Develop a simplified, text-based version of your site navigation or information architecture. Represent this hierarchy in the form of a tree structure, clearly showing parent and child nodes. Exclude any visual design elements or content – focus solely on the organization and labelling of the structure.


Step 3: Develop Test Tasks

Create a set of tasks for test participants to complete using the tree structure. These tasks should be representative of common user goals and scenarios that cover the main areas of your site navigation. Ensure the tasks are clearly written, concise, and avoid using any terminology from the tree structure itself.


Step 4: Recruit Participants

Select a diverse and representative group of participants who match the target audience of your website or app. Aim for a sample size large enough to provide meaningful results – typically, at least 15 participants per user group.


Step 5: Conduct the Tree Test

Perform the tree test, either as an unmoderated online test using a specialized tool such as Treejack or in-person with a moderator. Participants will navigate through the tree structure to complete the tasks provided. They will select categories and subcategories, reaching their final selection or the closest match for the given task.


Step 6: Record Test Metrics

Track and record relevant metrics from the test, such as success rates, time spent on tasks, and the paths taken by the participants. Analyze any incorrect or incomplete paths and look for common patterns or issues that may have contributed to failed navigation attempts. You can also collect subjective feedback from participants to gain further insight into their experiences with your tree structure.


Step 7: Analyze Results

Analyze the collected data, looking for trends, strengths, and weaknesses within your tree structure. Identify problem areas, such as categories with low success rates or high task times, and possible causes for these issues, such as ambiguous labels or confusing organization.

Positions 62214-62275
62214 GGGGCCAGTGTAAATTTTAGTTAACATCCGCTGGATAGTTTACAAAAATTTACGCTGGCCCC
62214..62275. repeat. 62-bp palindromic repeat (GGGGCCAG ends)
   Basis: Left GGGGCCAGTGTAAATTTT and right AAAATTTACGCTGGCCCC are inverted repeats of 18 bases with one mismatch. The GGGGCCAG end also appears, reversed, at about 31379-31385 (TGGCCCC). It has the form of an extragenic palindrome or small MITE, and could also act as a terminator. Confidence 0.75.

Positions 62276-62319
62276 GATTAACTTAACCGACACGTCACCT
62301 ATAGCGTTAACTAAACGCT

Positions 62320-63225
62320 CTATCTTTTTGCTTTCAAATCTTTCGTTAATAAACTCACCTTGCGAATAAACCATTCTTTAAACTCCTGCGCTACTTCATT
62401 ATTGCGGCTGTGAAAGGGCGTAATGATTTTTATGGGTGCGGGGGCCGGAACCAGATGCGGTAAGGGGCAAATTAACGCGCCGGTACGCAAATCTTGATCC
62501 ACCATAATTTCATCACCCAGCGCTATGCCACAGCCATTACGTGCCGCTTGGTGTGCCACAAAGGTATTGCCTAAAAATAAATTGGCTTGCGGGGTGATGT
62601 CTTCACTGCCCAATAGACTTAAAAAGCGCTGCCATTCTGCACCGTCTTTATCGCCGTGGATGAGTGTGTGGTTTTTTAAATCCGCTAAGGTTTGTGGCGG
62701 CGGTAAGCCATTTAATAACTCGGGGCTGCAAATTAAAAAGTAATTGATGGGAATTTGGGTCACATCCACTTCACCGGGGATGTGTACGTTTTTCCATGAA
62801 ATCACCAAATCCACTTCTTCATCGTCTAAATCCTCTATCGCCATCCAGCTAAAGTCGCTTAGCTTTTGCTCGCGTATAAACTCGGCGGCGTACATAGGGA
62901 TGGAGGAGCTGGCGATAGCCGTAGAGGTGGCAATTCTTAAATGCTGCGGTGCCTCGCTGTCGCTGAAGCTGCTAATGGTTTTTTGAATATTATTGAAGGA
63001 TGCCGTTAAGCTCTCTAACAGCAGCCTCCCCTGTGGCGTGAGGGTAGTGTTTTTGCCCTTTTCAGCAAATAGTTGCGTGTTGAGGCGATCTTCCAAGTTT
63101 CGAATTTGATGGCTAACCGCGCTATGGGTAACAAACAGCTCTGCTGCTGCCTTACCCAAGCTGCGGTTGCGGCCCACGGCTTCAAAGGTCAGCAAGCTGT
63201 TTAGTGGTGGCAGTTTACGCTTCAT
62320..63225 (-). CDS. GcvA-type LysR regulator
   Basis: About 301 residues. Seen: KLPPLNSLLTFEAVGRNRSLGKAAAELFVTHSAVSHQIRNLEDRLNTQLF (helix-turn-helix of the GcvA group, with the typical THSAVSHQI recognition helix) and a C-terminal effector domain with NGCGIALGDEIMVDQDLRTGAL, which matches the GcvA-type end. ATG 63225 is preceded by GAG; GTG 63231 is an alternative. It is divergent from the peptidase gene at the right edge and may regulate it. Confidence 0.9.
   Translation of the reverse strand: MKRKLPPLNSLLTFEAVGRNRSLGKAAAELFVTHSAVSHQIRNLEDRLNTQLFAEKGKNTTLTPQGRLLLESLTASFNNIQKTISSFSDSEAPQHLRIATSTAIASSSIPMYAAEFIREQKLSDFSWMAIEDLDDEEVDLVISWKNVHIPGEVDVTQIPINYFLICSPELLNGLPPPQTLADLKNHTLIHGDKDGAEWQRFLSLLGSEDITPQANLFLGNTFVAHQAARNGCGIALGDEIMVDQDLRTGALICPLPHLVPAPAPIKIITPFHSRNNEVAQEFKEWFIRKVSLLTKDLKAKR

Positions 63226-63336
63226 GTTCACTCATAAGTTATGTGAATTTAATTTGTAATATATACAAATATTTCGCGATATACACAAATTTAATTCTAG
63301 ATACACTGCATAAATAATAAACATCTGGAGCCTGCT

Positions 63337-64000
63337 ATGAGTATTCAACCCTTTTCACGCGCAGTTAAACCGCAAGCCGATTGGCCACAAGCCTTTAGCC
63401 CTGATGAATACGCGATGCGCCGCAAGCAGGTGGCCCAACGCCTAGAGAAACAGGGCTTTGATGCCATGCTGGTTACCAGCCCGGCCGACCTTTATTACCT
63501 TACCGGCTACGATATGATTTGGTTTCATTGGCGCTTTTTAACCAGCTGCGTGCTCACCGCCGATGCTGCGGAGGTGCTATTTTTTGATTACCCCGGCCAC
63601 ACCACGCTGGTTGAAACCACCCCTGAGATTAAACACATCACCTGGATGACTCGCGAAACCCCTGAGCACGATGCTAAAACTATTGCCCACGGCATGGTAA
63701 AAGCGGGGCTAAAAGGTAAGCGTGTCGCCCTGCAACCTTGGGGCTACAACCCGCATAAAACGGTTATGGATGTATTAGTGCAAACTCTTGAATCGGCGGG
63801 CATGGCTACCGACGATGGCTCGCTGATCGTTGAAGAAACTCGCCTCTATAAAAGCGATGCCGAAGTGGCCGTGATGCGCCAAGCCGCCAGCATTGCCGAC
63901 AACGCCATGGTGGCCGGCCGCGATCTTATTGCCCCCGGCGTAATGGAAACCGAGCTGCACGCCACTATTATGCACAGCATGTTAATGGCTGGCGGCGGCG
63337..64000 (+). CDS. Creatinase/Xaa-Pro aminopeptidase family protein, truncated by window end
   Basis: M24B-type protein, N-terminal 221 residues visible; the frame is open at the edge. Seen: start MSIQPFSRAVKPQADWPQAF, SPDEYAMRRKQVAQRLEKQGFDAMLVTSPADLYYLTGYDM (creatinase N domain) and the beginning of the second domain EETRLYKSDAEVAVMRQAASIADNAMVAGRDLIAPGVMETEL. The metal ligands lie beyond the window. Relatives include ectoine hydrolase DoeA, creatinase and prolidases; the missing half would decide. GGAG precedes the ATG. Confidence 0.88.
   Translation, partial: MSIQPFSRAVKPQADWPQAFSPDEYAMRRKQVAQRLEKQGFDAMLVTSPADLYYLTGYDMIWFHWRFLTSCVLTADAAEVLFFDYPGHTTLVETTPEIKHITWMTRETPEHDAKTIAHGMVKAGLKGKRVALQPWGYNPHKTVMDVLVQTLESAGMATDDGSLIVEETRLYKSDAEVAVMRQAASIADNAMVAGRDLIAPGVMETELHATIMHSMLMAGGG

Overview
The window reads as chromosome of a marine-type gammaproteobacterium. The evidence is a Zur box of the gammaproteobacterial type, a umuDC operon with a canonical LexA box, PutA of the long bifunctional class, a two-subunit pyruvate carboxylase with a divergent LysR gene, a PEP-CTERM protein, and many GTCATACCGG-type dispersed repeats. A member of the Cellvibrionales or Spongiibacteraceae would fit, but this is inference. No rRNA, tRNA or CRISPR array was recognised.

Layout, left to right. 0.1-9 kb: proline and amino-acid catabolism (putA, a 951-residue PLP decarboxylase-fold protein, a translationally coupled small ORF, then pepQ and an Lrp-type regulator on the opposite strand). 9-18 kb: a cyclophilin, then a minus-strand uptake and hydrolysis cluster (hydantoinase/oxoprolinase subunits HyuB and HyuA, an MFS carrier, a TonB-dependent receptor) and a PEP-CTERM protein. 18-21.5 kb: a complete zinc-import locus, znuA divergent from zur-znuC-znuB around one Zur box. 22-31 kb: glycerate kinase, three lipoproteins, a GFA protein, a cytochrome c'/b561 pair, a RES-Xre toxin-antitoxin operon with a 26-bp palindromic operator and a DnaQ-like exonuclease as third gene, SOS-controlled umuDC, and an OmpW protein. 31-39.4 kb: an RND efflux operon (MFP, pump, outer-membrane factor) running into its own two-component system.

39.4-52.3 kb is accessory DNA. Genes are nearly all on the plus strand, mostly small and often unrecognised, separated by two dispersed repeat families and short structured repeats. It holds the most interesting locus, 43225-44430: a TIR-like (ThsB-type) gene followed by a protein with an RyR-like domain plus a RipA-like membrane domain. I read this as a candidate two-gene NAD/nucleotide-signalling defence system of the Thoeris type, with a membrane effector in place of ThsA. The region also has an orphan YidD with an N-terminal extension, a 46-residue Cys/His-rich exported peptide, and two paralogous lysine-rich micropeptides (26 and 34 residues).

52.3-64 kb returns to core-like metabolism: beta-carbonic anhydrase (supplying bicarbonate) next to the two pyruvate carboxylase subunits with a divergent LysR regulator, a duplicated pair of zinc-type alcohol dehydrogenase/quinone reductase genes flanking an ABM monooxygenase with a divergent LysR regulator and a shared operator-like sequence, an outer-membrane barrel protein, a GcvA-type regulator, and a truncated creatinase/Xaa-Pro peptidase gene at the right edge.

Step 8: Iterate and Refine

Based on the findings from the analysis, make necessary changes and refinements to your tree structure. This may involve revising category labels, reorganizing the hierarchy, or even adding or removing categories. Continue iterating and retesting the updated tree structure until you achieve satisfactory results and improved usability.


Step 9: Implement Changes

Once you have a refined and tested tree structure, implement the changes to your website or app's information architecture or navigation design. Monitor any user engagement metrics, such as time on site or conversion rates, to validate the improvements derived from the tree testing process.


Step 10: Conduct Follow-Up Testing

After implementing the changes, conduct additional user testing, such as usability testing, to validate the effectiveness of the new structure in the context of the full design. Continuously improve and optimize the information architecture based on user feedback and performance metrics.



2 hours or more for preparation, 5-30 minutes per participant


A prototype or live version of the website or application, testing tool


1 researcher, 30 or more participants